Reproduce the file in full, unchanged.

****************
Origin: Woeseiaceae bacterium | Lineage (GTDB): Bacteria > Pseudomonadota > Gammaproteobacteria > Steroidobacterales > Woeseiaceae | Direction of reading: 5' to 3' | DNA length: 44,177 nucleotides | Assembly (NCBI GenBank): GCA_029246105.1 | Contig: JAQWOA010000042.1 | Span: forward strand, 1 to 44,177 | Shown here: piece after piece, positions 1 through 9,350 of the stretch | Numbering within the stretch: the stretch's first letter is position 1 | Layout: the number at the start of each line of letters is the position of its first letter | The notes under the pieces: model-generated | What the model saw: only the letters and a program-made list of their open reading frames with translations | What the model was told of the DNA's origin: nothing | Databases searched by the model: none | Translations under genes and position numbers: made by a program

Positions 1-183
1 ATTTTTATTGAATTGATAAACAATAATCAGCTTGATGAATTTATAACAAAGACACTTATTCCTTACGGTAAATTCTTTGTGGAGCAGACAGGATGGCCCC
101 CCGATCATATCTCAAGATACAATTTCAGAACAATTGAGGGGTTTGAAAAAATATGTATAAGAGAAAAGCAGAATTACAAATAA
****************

Origin: Woeseiaceae bacterium | Lineage (GTDB): Bacteria > Pseudomonadota > Gammaproteobacteria > Steroidobacterales > Woeseiaceae | Direction of reading: 5' to 3' | DNA length: 44,177 nucleotides | Assembly (NCBI GenBank): GCA_029246105.1 | Contig: JAQWOA010000042.1 | Span: forward strand, 1 to 44,177 | Shown here: piece after piece, positions 1 through 9,350 of the stretch | Numbering within the stretch: the stretch's first letter is position 1 | Layout: the number at the start of each line of letters is the position of its first letter | The notes under the pieces: model-generated | What the model saw: only the letters and a program-made list of their open reading frames with translations | What the model was told of the DNA's origin: nothing | Databases searched by the model: none | Translations under genes and position numbers: made by a program

Positions 1-183
1 ATTTTTATTGAATTGATAAACAATAATCAGCTTGATGAATTTATAACAAAGACACTTATTCCTTACGGTAAATTCTTTGTGGAGCAGACAGGATGGCCCC
101 CCGATCATATCTCAAGATACAATTTCAGAACAATTGAGGGGTTTGAAAAAATATGTATAAGAGAAAAGCAGAATTACAAATAA